While this pair of headphones has a much darker and warmer personality than my Oppo PM-1 reference – which can sound a little bright and tinselly – there is a relaxed cohesiveness to the presentation, making it enticing for late-night listening sessions. This is much in the same way one might get a Pavlovian urge to light a cigar when relaxing with a good whisky. Indeed, I found myself turning to this pair of headphones when listening purely for pleasure, but that is not to say that it lacks detail.
It's undoubtedly less upfront in how it puts detail across than some rivals. I would liken it to the difference between tube and solid-state amplification. While there are some excellent valve-powered designs, they all ultimately possess that warm, slightly veiled character that fans love. Meanwhile, those same fans will most likely find solid-state designs cold, analytical and dry. You get the idea…
I had no doubt that I was getting every micro detail when I tested T+A's Solitaire P because everything was clearly laid out in front of me. With the Peacock, its warm midband and rounded bass disguised an agile upper-midband and a fast and extended treble. However, there was also plenty of impact when required, along with real dynamism when needed.
For instance, beyond the typically mid-nineteen eighties production of Peter Gabriel's Big Time, Tony Levin's bassline drove the piece along accompanied by Stewart Copeland on drums. There was a real snap to the presentation, and the Peacock transmitted this well, and the high-end funky strumming panned over to the right was bright and tight. The Hammond organ was also realistically represented in the overlapping acoustic. Moreover, the Peacock was able to keep this multilayered production organised, allowing the primary and backing vocals room to express themselves above the instrumentation.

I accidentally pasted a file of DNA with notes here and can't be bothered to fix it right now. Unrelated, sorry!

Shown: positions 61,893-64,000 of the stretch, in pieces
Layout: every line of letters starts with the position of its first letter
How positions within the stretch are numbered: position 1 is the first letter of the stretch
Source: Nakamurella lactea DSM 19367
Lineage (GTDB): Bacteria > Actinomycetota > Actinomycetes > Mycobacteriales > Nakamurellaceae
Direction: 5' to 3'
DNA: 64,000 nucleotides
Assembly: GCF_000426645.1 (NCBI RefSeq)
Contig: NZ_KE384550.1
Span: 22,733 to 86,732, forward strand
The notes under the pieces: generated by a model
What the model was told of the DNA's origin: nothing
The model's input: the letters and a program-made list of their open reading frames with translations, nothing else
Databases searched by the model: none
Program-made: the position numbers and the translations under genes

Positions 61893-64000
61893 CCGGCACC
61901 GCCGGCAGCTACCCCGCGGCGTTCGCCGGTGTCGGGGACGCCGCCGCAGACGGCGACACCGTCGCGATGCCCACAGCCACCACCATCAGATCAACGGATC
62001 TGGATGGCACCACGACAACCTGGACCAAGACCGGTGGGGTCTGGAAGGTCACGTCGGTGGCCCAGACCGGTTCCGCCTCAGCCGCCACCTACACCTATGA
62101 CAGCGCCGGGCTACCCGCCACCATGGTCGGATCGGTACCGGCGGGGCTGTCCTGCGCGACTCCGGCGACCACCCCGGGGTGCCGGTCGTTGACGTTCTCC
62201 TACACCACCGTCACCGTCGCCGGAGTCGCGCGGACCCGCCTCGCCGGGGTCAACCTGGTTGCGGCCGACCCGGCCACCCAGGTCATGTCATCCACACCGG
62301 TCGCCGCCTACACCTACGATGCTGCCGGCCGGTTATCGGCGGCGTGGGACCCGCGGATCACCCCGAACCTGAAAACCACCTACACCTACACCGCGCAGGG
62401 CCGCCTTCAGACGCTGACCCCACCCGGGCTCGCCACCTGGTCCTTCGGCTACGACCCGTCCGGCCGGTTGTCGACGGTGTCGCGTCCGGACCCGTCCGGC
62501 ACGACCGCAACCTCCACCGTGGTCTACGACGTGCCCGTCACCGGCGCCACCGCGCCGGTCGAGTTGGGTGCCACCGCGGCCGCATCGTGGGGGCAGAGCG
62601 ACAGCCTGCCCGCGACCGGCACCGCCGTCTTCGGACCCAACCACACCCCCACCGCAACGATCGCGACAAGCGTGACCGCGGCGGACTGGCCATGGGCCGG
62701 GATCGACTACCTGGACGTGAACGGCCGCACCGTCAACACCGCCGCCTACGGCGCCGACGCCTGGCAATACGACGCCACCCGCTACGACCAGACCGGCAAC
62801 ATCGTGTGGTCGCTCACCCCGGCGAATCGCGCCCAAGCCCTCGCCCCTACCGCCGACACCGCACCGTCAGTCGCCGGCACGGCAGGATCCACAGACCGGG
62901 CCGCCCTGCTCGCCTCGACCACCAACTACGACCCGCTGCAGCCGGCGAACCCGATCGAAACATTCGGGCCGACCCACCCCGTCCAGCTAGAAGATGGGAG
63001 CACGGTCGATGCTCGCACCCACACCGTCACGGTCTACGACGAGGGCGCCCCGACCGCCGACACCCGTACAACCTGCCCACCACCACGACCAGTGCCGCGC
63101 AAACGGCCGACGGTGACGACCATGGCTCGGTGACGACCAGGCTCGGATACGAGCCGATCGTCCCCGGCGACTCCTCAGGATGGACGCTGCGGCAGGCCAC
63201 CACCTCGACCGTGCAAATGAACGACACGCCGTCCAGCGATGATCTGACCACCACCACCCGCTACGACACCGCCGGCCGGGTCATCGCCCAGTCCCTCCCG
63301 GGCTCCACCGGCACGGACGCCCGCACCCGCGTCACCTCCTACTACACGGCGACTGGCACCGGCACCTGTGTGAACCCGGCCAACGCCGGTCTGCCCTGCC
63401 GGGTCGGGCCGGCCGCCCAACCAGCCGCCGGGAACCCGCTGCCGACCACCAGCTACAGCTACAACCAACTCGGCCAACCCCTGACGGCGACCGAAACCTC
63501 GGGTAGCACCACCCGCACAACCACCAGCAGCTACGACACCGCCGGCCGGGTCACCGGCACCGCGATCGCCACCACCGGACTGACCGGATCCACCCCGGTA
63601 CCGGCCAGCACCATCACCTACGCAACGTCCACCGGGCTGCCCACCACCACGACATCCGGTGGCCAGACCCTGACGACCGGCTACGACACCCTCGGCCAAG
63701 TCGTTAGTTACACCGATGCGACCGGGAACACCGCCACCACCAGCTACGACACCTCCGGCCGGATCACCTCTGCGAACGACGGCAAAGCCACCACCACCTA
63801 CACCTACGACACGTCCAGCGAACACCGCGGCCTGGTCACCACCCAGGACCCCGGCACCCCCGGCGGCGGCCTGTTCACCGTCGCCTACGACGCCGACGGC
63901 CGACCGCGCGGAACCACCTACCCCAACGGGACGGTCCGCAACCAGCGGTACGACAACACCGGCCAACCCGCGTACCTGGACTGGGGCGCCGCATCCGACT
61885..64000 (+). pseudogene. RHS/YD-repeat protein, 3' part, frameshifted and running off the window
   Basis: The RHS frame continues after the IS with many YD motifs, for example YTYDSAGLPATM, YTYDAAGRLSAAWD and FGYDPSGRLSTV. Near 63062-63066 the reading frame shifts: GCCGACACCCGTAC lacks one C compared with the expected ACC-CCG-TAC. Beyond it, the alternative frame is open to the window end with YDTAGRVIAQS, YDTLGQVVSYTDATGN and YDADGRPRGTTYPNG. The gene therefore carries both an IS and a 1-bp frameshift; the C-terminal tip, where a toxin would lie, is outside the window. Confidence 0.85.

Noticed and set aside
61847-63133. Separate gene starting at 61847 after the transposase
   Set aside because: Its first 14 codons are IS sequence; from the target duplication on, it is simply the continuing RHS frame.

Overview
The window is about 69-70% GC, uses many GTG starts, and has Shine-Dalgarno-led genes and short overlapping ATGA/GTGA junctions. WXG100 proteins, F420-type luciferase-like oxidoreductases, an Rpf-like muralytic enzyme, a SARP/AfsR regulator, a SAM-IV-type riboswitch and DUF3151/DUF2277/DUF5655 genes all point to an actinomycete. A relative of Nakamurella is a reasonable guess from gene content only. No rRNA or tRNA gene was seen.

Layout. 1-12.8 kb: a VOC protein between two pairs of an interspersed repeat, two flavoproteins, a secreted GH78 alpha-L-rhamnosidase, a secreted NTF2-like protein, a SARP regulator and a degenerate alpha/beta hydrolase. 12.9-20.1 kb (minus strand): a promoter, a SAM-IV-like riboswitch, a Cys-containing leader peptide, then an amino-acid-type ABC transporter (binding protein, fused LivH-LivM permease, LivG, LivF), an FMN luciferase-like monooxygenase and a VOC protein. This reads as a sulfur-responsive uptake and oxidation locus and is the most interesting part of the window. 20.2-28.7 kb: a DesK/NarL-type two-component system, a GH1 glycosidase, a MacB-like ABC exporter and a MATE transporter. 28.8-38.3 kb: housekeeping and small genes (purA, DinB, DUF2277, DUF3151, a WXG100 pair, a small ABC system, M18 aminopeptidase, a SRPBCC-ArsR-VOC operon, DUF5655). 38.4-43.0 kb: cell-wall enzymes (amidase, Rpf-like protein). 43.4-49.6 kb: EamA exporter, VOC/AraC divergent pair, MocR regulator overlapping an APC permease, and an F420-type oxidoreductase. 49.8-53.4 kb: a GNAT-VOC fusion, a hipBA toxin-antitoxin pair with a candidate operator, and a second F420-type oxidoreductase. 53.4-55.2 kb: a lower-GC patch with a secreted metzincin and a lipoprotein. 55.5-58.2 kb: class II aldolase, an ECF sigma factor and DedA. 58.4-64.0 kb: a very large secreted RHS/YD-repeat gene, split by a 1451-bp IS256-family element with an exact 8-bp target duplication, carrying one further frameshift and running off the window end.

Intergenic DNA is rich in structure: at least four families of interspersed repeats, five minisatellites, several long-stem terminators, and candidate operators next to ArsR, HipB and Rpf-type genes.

Vocals were wonderfully tangible, and high-ranged female voices in particular retained body and expressiveness without turning brittle and frayed. A case in point was Joni Mitchell performing A Case of You. Here, the Canadian songstress playing Appalachian dulcimer is backed by James Taylor on acoustic guitar and someone playing what could be congas. This sparse yet heartfelt tune had me reaching to turn the volume up on the MOON 430HA connected to the Peacock via the bundled 4-pin XLR connector. Both stringed instruments sounded alive with expression, with even the slightest hint of vibrato or bending a string accidentally sharp being heard clearly.
Where bass may not have been as taut and impactful as the Meze Empyrean, the Peacock possessed more low-end grunt than my Oppo PM-1. As Future Proof from Massive Attack's 100th Window starts, the fast pitter-patter drum pattern that follows the synth and guitar intro can almost be felt as well as heard. However, it's the prominent bassline that fills the listening space. This is a little more organised through the MOON head amp than through the Auris Euterpe's valve stage, but both are enjoyable and demonstrate that the Peacock didn't lack anything in the low-end stakes.
The Sendy Audio Peacock proved a perfect match with my desktop PC system, featuring a Chord Qutest DAC crunching numbers for an Auris Euterpe valve headphone amplifier. As this is the set-up I use when working, it was an excellent test for the Peacock's comfort and sound quality. Neither of which I can really grumble about. This was an impressive showing for a new high-end headphone. However, it would be interesting to see how the Peacock performs over an extended period and, although it appears well made, the only genuine proof of reliability requires time.
These Sendy Audio Peacock planar magnetic headphones do make a great case for themselves. While it might not be the most analytical of headsets I have tested, there is still plenty to like here. Here's a design that's both comfortable to wear and to listen to. I also really liked its luscious, warm character that delivers plenty of detail, should you decide to focus in on this rather than snuggling down into its comforting presentation. Factor in the generous package of adapters, cable, and case – as well as the overall look and experience – this is well worth checking out if you can.
StereoNET UK’s Editor, bass player, and resident rock star! Jay’s passion for gadgets and Hi-Fi is second only to being a touring musician.